After the weirdly exciting, and kinda surprising, pop detour of 2010’s Odd Blood, the Brooklyn-based Yeasayer make a slight return to their more experimental, psych-pop roots on their third album. But they haven’t completely abandoned the playful, accessible hooks and tribal thumps that made Odd Blood‘s “Ambling Alp” and “O.N.E.” so irresistible. Songs like “Fingers Never Bleed,” “Longevity,” and “Henrietta” skirt along electronic lines that pulse with indie-rock currents. At times, they dip into a nostalgic pool on Fragrant World, recalling ’80s-era Depeche Mode and other synth-pop trailblazers; other times they target the future with robotic vocals and factory-hissing beats. Fragrant World doesn’t have any of the where-did-that-come-from? moments that made Odd Blood so exhilarating. But it’s still weird and wild, and only a little bit dull.
On their first album in four years, the London quartet still finds reasons to work in all those cool ’80s and ’90s bands they’re influenced by. So you’ll hear some Cure in “So He Begins to Lie,” Joy Division-style minor-chord brooding in “3X3,” and Blur’s jagged rhythm stutters in “Octopus.” You’ll also hear bigger and more forceful guitars ringing throughout Four, which loses its identity about halfway through. But that’s always been the case.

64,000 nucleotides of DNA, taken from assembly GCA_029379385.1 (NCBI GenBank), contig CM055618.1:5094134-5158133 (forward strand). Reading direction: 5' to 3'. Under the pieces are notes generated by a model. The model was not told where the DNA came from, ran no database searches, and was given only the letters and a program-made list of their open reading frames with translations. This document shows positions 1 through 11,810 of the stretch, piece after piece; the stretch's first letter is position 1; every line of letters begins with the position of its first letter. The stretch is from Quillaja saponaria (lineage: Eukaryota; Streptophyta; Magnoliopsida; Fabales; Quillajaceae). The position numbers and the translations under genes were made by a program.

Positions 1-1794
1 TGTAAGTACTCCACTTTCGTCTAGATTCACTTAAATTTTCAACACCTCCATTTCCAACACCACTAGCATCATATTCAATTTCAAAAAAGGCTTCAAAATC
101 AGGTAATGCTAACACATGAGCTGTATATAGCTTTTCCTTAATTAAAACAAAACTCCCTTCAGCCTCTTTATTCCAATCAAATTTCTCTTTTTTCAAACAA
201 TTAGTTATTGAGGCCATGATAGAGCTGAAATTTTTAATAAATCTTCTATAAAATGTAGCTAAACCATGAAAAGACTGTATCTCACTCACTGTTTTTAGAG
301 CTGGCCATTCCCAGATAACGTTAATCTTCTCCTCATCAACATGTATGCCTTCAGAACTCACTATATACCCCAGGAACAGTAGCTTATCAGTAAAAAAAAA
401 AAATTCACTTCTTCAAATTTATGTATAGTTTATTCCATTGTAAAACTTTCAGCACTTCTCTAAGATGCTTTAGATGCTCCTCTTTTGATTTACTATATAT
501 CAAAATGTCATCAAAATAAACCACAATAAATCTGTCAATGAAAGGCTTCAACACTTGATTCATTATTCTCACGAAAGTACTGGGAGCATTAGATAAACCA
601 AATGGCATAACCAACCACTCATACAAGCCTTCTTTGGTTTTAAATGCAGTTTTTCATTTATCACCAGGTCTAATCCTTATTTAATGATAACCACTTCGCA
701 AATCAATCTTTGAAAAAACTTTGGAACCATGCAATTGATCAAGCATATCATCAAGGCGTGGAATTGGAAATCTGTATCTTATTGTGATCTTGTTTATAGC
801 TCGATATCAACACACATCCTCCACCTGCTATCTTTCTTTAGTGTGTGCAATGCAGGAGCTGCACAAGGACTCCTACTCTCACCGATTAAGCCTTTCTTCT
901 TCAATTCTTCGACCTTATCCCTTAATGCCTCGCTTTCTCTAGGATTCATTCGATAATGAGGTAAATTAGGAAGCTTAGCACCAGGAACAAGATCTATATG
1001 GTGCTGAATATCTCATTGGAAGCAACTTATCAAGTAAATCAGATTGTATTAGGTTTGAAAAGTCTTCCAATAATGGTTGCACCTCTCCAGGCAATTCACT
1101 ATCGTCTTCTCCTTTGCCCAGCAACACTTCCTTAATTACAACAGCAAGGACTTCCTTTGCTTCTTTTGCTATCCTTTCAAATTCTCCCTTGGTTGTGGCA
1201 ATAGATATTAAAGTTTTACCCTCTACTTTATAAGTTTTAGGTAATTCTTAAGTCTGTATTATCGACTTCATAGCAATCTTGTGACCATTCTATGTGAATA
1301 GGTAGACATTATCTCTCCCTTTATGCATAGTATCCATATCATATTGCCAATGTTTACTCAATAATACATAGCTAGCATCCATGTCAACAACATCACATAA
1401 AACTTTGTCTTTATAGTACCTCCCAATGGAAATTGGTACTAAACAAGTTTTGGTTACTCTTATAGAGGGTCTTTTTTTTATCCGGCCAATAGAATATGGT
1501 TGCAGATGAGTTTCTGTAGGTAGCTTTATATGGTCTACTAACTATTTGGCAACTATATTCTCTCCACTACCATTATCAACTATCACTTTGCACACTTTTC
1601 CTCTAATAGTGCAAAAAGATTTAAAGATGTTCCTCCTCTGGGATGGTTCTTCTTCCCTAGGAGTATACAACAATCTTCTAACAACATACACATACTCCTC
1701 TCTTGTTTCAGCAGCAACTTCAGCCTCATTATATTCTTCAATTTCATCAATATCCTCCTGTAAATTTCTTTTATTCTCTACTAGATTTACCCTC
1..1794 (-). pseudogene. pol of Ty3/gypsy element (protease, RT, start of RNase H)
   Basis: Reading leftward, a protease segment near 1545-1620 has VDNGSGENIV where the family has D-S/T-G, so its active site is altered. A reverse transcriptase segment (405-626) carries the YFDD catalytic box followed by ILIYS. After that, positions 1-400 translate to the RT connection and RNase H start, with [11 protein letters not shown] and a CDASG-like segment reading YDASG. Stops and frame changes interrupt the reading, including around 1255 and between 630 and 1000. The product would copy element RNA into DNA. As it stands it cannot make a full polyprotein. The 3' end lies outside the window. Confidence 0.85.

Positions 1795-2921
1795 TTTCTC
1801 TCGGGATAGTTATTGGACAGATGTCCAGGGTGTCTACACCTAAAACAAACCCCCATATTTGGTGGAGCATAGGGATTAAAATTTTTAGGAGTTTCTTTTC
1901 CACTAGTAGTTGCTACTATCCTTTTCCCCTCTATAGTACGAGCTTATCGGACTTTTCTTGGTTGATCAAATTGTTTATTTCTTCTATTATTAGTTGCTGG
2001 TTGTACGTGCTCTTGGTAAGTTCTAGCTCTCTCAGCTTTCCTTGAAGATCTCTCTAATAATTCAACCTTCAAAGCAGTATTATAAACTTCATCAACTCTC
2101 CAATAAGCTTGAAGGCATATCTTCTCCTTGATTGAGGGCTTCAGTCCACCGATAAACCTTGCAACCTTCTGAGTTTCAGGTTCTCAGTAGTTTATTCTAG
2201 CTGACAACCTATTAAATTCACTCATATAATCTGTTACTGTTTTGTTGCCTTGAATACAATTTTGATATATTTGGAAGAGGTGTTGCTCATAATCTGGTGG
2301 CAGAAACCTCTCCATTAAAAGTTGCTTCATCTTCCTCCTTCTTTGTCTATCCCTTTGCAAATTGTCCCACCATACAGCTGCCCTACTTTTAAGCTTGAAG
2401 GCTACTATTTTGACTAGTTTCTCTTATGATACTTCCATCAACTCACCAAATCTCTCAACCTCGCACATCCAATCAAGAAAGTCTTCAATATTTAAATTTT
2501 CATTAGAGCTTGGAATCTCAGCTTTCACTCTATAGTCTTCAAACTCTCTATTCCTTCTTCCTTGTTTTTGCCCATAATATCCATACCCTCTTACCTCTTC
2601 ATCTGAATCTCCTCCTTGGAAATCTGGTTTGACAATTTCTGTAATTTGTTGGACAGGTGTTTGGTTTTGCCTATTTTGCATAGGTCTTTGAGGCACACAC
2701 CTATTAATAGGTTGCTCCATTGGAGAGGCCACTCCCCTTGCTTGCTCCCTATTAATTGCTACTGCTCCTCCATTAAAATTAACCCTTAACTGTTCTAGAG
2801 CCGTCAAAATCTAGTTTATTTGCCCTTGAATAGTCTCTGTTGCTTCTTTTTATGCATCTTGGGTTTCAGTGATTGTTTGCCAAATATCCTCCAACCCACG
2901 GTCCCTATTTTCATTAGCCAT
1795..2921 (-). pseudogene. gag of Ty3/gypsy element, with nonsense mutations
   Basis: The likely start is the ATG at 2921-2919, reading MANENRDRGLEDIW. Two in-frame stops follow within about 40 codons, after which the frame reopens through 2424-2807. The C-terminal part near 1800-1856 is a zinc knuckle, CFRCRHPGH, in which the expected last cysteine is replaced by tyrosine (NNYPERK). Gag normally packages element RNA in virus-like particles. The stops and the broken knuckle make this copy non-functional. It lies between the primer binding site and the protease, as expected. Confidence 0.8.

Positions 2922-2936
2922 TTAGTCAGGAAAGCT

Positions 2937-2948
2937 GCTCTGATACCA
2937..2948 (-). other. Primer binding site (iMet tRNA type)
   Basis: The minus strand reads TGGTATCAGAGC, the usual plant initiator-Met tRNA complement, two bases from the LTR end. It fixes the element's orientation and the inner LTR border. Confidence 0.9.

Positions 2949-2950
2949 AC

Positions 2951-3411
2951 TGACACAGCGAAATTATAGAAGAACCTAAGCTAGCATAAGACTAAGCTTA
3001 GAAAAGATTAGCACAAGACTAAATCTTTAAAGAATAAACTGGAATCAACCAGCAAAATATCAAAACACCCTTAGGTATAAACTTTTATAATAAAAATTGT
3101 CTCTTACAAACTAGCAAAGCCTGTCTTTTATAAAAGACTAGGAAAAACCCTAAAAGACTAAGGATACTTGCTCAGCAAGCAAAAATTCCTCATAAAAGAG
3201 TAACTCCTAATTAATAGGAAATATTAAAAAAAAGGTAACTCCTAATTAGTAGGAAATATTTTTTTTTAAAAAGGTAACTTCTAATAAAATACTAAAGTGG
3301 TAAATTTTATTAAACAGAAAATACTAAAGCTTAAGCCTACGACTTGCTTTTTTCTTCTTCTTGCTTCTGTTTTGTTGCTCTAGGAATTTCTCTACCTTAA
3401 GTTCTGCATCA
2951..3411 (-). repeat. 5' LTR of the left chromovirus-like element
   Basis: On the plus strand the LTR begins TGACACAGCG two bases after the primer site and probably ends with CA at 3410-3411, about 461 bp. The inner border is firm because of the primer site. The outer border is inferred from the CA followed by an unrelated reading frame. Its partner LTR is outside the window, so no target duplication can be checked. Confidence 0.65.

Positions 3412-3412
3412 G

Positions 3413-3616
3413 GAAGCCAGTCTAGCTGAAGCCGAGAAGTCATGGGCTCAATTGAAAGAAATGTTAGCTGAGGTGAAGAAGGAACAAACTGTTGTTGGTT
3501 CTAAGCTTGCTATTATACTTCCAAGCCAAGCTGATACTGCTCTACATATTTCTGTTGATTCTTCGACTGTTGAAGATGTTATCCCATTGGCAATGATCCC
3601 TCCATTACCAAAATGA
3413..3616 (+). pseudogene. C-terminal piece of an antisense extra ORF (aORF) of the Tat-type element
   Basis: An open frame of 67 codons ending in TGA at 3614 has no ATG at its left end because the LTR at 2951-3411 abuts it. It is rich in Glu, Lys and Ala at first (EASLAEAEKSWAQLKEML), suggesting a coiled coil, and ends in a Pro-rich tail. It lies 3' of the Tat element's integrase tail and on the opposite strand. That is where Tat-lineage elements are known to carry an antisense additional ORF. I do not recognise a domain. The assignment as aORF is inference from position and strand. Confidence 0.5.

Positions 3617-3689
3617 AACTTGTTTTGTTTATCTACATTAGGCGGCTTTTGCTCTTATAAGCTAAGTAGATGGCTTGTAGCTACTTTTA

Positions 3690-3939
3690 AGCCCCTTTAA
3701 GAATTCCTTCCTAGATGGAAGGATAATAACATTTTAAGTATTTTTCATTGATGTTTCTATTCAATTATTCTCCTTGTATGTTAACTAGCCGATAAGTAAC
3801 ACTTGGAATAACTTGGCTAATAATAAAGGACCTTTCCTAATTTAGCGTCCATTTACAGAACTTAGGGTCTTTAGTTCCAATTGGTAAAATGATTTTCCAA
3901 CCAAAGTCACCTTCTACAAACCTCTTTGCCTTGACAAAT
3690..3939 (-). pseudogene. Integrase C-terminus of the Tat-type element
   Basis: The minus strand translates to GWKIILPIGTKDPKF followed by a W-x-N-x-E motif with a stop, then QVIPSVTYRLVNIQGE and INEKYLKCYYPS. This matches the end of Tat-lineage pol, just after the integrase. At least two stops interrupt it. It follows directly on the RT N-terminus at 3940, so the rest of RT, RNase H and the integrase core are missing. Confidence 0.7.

It’s been seven years since British goofballs the Darkness released an album. Not that it matters, since they’ve always sounded stuck in 1979 anyway. Their Spinal Tap schtick wears thin after a few songs, but you should still check out Justin Hawkins’ falsetto-screeched “every man, woman, and child wants to suck my cock” from “Every Inch of You” and the metal cover of Radiohead’s “Street Spirit.” Yes, that Radiohead.
The Midsummer Station
Adam Young opens his bedroom project to collaborators on the latest Owl City album, but it’s mostly the same whispery quasi-spiritual stuff that made “Fireflies” a massive hit. Despite help from pros like Blink-182’s Mark Hoppus filling out the sound, The Midsummer Station doesn’t pack the hooks found on Young’s last two albums. One exception: “Good Time” the lustrous single with Carly Rae Jepsen that can fuel a hundred summer days.
Ariel Pink’s Haunted Graffiti
Reformed low-fi indie rocker Ariel Pink expands the musical palette he used on 2010’s Before Today for another wild trip through his genre-jumbled mind. He’s still a weirdo, exploring the sonic spaces between garage and psych rock, and combining ’60s organ with Bowie-like space oddities. Proof: Mature Themes‘ first single is a cover of an obscure R&B song from 1979 called “Baby” by the even more obscure Donnie & Joe Emerson.